Desert grasslands of the southwestern United States have experienced an increase in the abundance and distribution of woody plant species over the past century. Shrub encroachment has caused a substantial loss of grasslands in the northern Chihuahuan Desert. The Chihuahuan Desert has also been invaded by Lehmann lovegrass, a fire-adapted species from southern Africa. In 1999, the U.S. Department of Agriculture–Agricultural Research Service burned a remnant desert grassland to determine the effects of prescribed fire on shrub–perennial grass dynamics. The grassland also contained the nonnative perennial grass Lehmann lovegrass. I am reporting on a study that was initiated to determine whether prescribed burning would alter the vegetative community within and proximal to a Lehmann lovegrass–dominated patch. Cover of Lehmann lovegrass showed no significant response to the burn treatment. Of the dominant native species, only black grama and broom snakeweed had a significant year by treatment interaction. No species or growth form had a significant vegetation type by year by treatment interaction. After 6 yr, differences between burned and unburned transects were not significant for any species or growth form.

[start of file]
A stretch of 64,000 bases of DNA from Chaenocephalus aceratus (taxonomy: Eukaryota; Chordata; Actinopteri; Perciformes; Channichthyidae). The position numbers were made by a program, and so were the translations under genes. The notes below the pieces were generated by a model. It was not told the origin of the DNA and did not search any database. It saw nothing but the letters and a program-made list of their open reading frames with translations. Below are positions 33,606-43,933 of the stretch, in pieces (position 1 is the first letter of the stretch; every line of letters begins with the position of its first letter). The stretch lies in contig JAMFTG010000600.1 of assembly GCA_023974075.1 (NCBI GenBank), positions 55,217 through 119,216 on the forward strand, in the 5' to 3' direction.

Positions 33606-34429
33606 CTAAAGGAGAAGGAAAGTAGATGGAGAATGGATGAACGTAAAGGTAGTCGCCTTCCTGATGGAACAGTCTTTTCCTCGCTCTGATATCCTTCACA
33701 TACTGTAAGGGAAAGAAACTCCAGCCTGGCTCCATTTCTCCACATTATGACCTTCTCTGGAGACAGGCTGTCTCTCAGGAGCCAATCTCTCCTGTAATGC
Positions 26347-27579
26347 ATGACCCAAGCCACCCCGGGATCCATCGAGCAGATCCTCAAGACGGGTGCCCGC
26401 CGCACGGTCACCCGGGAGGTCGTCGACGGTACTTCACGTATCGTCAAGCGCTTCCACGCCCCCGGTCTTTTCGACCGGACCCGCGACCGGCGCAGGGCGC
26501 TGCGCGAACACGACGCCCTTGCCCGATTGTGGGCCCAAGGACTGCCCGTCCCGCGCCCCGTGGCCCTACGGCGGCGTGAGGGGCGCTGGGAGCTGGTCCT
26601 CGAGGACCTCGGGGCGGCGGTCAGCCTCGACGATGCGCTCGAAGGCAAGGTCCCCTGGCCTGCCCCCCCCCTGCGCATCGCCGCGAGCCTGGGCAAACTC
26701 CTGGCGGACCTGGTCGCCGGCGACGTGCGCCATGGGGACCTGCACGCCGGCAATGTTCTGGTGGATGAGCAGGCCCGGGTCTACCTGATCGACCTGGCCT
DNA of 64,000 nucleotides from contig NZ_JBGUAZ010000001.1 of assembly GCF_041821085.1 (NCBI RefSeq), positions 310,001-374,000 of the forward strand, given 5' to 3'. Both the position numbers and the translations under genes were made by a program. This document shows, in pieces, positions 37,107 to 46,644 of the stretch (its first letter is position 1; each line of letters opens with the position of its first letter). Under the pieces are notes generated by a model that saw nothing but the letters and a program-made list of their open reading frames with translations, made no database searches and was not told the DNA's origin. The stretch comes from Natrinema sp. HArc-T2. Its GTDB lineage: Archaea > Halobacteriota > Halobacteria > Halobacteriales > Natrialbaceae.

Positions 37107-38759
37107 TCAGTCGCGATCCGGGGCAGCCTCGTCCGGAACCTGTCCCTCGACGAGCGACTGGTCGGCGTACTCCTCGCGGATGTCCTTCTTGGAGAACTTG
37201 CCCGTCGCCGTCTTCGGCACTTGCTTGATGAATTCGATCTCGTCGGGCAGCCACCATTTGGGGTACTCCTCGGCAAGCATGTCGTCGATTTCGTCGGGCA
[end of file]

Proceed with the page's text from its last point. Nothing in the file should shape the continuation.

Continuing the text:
Nomenclature: Lehmann lovegrass, Eragrostis lehmanniana Nees, black grama, Bouteloua eriopoda (Torr.) Torr., broom snakeweed, Gutierrezia sarothrae (Pursh) Britt. & Rusby